Although I couldn’t write about it until years later, some of my erratic behavior after the death of my first husband at age thirty-three is revealed in my novel Homecoming Queen. My thankfully short-lived, wacky second marriage can be found in soon-to-be-published Home Body. A trip my sister and I took when we were in our early twenties, where we camped from Michigan to California and back because we wanted to see the Pacific Ocean, is hilarious in Tough Rocks. Although we’d call home and lie through our teeth, telling our parents that everything was “fine,” in truth we ran into a hail storm that demolished the hood of our car; a flash flood that holed us up in Boulder, Nevada, for three days with nothing to do but watch the free movie of how the Hoover Dam was made; a dust devil that destroyed our tent; and melted tires when we drove through the Mohave Desert at noon on the hottest day in July. It’s that kind of adventure that makes for good writing, if you just let it roll rather than refusing to admit you were ever that stupid.

Writer Sylvia Plath said, “And by the way, everything in life is writable about if you have the outgoing guts to do it, and the imagination to improvise. The worst enemy to creativity is self-doubt.”

So if you’re a writer or want to be a writer, go ahead and have the guts to spill out your life stories. Take your wrongs and let them write.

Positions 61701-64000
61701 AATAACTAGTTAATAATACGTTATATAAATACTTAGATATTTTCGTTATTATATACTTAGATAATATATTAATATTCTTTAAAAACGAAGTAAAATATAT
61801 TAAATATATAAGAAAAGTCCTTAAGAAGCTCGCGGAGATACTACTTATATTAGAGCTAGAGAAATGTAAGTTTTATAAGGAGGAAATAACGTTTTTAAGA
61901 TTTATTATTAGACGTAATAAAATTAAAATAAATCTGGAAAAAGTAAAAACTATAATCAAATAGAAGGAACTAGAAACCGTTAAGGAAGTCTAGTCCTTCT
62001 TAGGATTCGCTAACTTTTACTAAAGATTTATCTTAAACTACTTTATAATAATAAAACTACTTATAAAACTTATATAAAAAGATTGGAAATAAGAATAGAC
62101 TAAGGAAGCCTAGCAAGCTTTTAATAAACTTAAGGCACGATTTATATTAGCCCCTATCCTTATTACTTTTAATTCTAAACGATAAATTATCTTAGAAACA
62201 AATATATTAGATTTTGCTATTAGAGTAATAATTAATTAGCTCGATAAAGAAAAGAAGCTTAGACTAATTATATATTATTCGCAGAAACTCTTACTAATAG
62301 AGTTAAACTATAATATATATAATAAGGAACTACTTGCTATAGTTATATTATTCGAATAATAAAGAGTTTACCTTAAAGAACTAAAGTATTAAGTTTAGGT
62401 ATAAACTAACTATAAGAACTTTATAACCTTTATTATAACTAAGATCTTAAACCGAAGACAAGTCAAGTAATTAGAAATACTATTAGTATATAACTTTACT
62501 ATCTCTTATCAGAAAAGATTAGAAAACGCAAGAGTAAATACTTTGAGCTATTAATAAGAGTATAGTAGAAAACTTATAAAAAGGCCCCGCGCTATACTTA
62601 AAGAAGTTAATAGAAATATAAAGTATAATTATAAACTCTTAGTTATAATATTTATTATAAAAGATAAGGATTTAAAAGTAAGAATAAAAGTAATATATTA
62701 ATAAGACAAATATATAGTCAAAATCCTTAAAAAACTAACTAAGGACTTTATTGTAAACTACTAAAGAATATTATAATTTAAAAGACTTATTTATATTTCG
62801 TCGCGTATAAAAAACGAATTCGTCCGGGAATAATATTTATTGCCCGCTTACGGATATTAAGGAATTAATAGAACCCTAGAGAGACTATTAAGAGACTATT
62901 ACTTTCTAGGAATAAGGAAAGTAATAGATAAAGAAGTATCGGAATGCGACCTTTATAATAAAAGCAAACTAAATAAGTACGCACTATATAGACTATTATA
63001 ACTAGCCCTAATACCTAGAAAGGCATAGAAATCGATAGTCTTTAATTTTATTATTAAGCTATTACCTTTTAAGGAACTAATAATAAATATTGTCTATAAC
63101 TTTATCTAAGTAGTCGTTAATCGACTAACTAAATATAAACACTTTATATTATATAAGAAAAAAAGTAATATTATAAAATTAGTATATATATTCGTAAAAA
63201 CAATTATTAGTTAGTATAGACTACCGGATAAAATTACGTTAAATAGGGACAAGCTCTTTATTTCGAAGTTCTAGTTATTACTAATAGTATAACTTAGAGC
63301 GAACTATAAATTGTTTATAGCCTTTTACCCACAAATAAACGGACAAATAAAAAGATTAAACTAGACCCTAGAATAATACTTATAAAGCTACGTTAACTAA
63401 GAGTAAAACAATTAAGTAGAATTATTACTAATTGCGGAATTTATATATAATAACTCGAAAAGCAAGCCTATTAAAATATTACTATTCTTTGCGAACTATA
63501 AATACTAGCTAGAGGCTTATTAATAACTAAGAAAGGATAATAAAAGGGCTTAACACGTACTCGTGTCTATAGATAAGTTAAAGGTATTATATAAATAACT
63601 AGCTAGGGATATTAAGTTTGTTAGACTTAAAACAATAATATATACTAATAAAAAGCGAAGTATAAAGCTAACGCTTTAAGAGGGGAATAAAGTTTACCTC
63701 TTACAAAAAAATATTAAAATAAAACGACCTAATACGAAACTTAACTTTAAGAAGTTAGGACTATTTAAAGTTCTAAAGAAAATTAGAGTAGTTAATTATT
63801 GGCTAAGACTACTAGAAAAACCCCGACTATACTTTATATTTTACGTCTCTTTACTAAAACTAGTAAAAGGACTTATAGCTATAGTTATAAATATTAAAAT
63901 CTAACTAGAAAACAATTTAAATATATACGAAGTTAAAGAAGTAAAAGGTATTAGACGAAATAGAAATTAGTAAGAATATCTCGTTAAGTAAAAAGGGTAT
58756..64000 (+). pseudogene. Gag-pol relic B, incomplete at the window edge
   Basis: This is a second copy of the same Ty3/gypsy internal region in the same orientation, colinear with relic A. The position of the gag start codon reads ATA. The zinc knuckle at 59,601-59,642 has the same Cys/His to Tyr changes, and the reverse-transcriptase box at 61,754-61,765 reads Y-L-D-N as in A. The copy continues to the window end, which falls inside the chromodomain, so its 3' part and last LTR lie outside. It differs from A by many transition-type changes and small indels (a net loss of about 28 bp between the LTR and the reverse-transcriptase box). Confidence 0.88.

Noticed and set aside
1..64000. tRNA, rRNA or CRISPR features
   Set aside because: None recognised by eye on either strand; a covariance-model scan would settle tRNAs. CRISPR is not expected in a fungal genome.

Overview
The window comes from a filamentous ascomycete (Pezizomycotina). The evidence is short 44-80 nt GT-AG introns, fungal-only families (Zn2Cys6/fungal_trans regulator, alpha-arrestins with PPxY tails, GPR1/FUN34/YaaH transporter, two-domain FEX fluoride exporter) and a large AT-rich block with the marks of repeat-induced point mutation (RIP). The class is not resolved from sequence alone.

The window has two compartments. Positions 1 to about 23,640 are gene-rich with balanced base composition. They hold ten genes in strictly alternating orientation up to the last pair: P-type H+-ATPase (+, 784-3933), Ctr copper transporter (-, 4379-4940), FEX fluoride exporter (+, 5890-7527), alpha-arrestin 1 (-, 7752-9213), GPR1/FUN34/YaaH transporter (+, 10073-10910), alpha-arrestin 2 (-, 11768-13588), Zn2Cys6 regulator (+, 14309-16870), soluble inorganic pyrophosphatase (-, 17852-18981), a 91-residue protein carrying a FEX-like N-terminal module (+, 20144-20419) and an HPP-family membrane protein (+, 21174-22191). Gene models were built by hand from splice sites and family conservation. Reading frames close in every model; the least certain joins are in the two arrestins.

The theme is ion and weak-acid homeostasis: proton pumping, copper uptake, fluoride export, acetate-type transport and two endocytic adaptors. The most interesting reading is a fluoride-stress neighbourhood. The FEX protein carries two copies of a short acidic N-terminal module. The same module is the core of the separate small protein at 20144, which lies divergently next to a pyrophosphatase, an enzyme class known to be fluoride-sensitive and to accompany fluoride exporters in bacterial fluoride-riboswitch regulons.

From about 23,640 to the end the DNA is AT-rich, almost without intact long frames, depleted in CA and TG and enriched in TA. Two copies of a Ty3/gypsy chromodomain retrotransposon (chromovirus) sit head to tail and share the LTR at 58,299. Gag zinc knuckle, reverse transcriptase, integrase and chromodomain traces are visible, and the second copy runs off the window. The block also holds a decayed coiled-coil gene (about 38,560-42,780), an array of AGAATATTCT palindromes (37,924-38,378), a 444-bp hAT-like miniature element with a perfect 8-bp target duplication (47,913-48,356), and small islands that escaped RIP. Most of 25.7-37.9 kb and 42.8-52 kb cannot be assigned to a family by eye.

Examples and comments are welcome.

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The Story of a Storyteller

lindaEverybody has a story. What’s yours?

I’ve loved telling stories ever since I was a little kid. It was an inherited skill. As Linda Ellerbee once said, “My family believes that telling one story when two will do is a sign that someone isn’t really trying.” With my Irish and Scots-Irish heritage the legacy of seanchi tales seemed to be imbedded in the marrow of our bones. My parents and their twelve siblings rivaled each other in telling tall tales. I heard about my own birth so much I was stunned to eventually learn that my mother had been in labor for only nine hours. I thought she’d broken the world record for prolonged birthing agony.

Truth is many of us baby boomers grew up with stories being bantered about over the dinner table, long before we had outside entertainment drowning out our own voices. A favorite for us kids was Aunt Jane’s rendition of her neighbor Jeb’s “unfortunate” run-in with the police on the night he forgot to put on his pants before running out to the gas station for a tin of snuff. He’d been schnockered, of course. We’d titter and roll our eyes every time we heard it, embarrassed at hearing about a man’s bare ass at the same time it filled us with naïve glee. I loved writing up that one when I was a fledging writer!

So with my childhood love of writing, and my twelfth-grade teacher and college English professor both telling me to never stop writing, it might seem a conundrum that I chose to get degrees in sociology, counseling, and education. Why did I quit writing?